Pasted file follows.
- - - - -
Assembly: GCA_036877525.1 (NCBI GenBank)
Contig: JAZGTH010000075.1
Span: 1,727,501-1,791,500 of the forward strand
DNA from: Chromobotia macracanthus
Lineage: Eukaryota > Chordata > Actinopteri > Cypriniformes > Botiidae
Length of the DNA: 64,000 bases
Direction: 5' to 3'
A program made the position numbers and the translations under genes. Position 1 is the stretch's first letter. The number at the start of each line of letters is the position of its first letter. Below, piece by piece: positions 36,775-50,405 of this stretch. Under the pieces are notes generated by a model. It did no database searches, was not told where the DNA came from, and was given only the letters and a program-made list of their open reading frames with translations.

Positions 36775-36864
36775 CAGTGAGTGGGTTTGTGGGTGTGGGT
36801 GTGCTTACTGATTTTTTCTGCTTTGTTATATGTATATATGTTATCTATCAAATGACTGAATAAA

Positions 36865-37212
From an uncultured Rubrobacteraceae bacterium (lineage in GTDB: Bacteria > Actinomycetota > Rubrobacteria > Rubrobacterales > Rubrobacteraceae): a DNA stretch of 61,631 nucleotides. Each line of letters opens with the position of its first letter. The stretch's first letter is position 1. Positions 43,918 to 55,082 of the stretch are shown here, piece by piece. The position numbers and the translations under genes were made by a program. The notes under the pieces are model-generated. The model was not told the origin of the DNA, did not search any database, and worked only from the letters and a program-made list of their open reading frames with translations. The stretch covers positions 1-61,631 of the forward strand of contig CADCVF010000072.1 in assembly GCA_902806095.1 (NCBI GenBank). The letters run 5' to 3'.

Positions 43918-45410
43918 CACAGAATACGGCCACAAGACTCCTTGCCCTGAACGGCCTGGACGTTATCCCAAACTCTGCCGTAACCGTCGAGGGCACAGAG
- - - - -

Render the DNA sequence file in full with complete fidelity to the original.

Assembly: GCA_036877525.1 (NCBI GenBank)
Contig: JAZGTH010000075.1
Span: 1,727,501-1,791,500 of the forward strand
DNA from: Chromobotia macracanthus
Lineage: Eukaryota > Chordata > Actinopteri > Cypriniformes > Botiidae
Length of the DNA: 64,000 bases
Direction: 5' to 3'
A program made the position numbers and the translations under genes. Position 1 is the stretch's first letter. The number at the start of each line of letters is the position of its first letter. Below, piece by piece: positions 36,775-50,405 of this stretch. Under the pieces are notes generated by a model. It did no database searches, was not told where the DNA came from, and was given only the letters and a program-made list of their open reading frames with translations.

Positions 36775-36864
36775 CAGTGAGTGGGTTTGTGGGTGTGGGT
36801 GTGCTTACTGATTTTTTCTGCTTTGTTATATGTATATATGTTATCTATCAAATGACTGAATAAA

Positions 36865-37212
From an uncultured Rubrobacteraceae bacterium (lineage in GTDB: Bacteria > Actinomycetota > Rubrobacteria > Rubrobacterales > Rubrobacteraceae): a DNA stretch of 61,631 nucleotides. Each line of letters opens with the position of its first letter. The stretch's first letter is position 1. Positions 43,918 to 55,082 of the stretch are shown here, piece by piece. The position numbers and the translations under genes were made by a program. The notes under the pieces are model-generated. The model was not told the origin of the DNA, did not search any database, and worked only from the letters and a program-made list of their open reading frames with translations. The stretch covers positions 1-61,631 of the forward strand of contig CADCVF010000072.1 in assembly GCA_902806095.1 (NCBI GenBank). The letters run 5' to 3'.

Positions 43918-45410
43918 CACAGAATACGGCCACAAGACTCCTTGCCCTGAACGGCCTGGACGTTATCCCAAACTCTGCCGTAACCGTCGAGGGCACAGAG